TCP Supports Bill to End Secret Law

Open government groups, including The Constitution Project, endorsed bipartisan legislation introduced June 11 by Senator Jeff Merkley (D-OR) and Senator Mike Lee (R-UT) that would rein in the problem of “secret law” governing controversial surveillance programs.

The importance of this legislation is illustrated by recent reports about how the National Security Agency is monitoring telephone and internet communications.  This bill would require the Attorney General to declassify significant Foreign Intelligence Surveillance Court (FISC) opinions, and where declassification is not possible, to provide summaries.  The provision would provide Americans knowledge of the scope and nature of legal authority the government is claiming for surveillance under the PATRIOT Act and Foreign Intelligence Surveillance Act (FISA).

Last December, Sen. Merkley offered this bill as an amendment to the reauthorization of the FISA Amendments Act of 2008.  The amendment would have covered declassification of rulings used to authorize the controversial Verizon telephone call metadata on tens of millions of Americans and the PRISM program that gained direct access to the servers of nine leading U.S. internet companies.  Sen. Merkley was quoted in a press release saying, “Americans deserve to know how much information about their private communications the government believes it’s allowed to take under the law. We can’t have a serious debate about how much surveillance of Americans’ communications should be permitted without ending secret law.”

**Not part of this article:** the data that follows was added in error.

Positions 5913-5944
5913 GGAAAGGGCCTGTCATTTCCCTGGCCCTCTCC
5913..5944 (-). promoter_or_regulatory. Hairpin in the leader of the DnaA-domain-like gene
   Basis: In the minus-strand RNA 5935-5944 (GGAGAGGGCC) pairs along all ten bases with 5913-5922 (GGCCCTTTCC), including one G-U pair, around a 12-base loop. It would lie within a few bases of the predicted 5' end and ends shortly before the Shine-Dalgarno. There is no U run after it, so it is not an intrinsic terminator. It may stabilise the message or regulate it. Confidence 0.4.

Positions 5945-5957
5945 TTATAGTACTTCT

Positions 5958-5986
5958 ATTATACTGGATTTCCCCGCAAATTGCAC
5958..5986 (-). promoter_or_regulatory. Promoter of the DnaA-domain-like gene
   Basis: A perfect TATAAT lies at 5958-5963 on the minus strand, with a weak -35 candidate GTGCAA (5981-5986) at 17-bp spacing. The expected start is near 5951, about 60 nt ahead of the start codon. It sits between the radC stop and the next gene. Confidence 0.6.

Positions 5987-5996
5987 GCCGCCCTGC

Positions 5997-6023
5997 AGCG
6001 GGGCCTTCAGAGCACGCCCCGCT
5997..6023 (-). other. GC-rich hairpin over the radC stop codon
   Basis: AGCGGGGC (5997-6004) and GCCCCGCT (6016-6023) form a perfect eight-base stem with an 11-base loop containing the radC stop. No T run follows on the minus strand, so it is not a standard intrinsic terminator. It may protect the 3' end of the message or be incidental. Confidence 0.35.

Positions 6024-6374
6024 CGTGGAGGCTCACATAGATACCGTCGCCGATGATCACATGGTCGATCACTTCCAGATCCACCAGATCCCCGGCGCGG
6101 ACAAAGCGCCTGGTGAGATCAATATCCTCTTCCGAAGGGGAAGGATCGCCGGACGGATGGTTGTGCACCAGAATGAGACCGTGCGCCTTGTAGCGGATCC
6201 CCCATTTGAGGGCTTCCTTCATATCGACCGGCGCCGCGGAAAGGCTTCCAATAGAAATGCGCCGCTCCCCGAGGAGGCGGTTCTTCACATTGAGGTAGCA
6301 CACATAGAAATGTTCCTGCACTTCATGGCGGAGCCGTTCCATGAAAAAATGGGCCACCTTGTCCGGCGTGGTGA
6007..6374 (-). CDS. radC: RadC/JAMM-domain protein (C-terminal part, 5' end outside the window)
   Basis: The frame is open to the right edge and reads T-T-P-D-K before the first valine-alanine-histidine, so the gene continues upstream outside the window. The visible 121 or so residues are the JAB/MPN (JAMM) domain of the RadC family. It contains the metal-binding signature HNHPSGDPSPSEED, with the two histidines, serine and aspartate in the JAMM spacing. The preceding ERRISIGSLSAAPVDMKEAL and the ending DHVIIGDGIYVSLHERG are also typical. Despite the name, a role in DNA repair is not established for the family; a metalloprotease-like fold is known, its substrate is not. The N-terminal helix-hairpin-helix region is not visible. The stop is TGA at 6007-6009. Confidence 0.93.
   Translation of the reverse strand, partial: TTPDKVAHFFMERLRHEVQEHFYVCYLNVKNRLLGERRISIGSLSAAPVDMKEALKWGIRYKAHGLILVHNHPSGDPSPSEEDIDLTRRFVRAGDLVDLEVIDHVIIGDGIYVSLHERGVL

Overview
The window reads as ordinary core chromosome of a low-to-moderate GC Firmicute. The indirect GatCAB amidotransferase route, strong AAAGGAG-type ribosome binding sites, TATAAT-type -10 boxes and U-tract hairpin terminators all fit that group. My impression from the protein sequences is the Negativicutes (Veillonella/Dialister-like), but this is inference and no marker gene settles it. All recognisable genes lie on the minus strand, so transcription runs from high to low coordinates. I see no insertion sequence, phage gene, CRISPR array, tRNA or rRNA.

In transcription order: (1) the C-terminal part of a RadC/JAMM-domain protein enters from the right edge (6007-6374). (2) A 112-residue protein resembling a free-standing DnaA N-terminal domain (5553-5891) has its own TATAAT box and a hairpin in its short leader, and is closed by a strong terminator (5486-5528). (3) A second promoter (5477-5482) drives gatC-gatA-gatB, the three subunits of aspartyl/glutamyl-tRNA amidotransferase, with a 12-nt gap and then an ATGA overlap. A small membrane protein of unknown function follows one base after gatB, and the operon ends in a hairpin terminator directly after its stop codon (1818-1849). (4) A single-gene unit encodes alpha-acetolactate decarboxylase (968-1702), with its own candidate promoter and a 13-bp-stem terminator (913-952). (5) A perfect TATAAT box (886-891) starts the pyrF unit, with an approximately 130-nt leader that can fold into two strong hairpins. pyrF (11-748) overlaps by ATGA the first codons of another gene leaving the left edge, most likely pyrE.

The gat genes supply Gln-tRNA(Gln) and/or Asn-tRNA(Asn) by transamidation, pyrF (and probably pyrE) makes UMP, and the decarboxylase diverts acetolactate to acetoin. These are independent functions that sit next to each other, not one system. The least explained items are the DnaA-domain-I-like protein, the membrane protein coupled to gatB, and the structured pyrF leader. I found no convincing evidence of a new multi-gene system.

The bills’ other co-sponsors include Senate Judiciary Committee chairman Patrick Leahy (D-VT), as well as Senators Dean Heller (R-NV), Mark Begich (D-AK), Al Franken (D-MN), Jon Tester (D-MT) and Ron Wyden (D-OR).

The Constitution Project’s Liberty and Security Committee called for release of important decisions of the FISA Court, redacted as necessary, in its Report on the FISA Amendment Act of 2008.  The bill was also endorsed by the American Association of Law Libraries, the American Civil Liberties Union, the Project on Government Oversight (POGO), CREDO Mobile and OpenTheGovernment.org.

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